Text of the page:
Managing Your Severance

Courtesy of Dynamic Mutual Funds, Posted 06 Jun 2014

Losing a job can be one of the most emotionally traumatic experiences you will ever have. Whether it is due to corporate downsizing, a personality conflict with a superior or a "change of direction" for the employer, losing your day-to-day routine, and source of income, is psychologically devastating and financially scary.

But, in many cases it can also end up being a financial windfall. You may walk away with a good-sized severance package. And, if you find a new job quickly, that severance can help you pay off debt, sock some more savings away for retirement, or even help you buy that sports car you've always wanted.

Before you make any decisions about the money you receive when you lose your job, it is crucial that you seek professional advice - both legal and financial. Good advice can help you turn what you see as a major life challenge into an excellent opportunity. Do not sign any documentation without speaking to a lawyer and financial advisor. Be sure to talk to your advisors about these issues:

  • Make sure you are negotiating the best severance possible. Depending on your circumstances, you may be entitled to more than the legal minimum.
  • If you receive a severance package, is there a possibility of splitting it over two calendar years so that taxes can potentially be lower? Severance payments are considered income and can catapult you into a higher tax bracket.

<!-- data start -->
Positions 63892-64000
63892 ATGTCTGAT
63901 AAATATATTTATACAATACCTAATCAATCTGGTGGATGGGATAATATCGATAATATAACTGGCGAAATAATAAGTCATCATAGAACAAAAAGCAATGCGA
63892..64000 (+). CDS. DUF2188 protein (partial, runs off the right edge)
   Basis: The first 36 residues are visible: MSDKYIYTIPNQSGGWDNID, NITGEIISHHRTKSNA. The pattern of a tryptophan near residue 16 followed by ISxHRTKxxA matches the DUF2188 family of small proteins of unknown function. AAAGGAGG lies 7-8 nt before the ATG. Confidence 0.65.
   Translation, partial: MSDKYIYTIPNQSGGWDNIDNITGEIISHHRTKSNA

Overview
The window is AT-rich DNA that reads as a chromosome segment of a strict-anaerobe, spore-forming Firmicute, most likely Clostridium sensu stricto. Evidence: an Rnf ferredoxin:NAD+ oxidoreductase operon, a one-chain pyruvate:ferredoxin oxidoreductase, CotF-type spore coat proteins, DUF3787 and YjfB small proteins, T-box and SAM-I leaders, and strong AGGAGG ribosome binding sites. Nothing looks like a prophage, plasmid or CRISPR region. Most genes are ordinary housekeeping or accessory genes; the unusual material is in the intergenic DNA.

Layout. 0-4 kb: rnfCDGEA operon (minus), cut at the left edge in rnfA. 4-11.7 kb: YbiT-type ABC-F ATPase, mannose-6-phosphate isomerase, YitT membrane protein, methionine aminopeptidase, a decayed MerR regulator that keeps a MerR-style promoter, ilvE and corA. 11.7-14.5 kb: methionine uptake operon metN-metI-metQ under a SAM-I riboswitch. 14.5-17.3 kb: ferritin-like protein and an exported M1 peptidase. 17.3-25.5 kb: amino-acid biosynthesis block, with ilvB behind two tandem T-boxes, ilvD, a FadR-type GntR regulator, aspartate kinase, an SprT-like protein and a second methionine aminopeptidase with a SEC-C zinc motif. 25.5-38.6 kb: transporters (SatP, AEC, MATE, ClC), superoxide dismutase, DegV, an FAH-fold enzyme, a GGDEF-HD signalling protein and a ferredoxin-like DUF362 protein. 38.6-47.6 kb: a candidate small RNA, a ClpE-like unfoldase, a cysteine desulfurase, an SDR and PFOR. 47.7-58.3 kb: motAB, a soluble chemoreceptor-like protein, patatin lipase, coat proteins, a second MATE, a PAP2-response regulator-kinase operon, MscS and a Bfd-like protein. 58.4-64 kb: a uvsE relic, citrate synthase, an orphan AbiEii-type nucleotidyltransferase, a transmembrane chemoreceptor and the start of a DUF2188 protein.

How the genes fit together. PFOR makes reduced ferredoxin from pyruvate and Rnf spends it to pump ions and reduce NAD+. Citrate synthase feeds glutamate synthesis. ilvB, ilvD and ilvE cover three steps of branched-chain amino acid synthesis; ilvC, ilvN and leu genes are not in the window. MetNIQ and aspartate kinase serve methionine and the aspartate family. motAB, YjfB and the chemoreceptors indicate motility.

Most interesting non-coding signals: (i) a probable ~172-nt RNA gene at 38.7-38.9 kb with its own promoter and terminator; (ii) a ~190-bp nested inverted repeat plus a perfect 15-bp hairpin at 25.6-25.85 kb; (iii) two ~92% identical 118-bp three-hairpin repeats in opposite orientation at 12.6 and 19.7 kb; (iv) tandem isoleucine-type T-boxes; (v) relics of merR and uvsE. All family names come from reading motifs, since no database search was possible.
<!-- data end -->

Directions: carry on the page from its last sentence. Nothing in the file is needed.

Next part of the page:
• Instead of taking a lump sum, is there a way to stay on the company's payroll and continue with benefits until the severance period runs out? But, make sure you don't lose any of your severance if you find a new job.
  • Find out if some of your severance qualifies to be rolled into an RRSP.
  • If you were a member of a company pension plan you will need to decide what to do with your entitlement. If you were in a defined benefit plan (which outlines what pension you would have received at retirement) you will need to decide on whether to stay in the pension or take a lump sum. A financial advisor will need to crunch the numbers for you to ensure the best decision for your circumstances.
  • Try to negotiate a career transition service if it isn't part of your package.
  • Budget and plan for expenses you know will continue while you are out of work.

And, even if you really don't want to believe it - it's true - when one door closes, another one opens.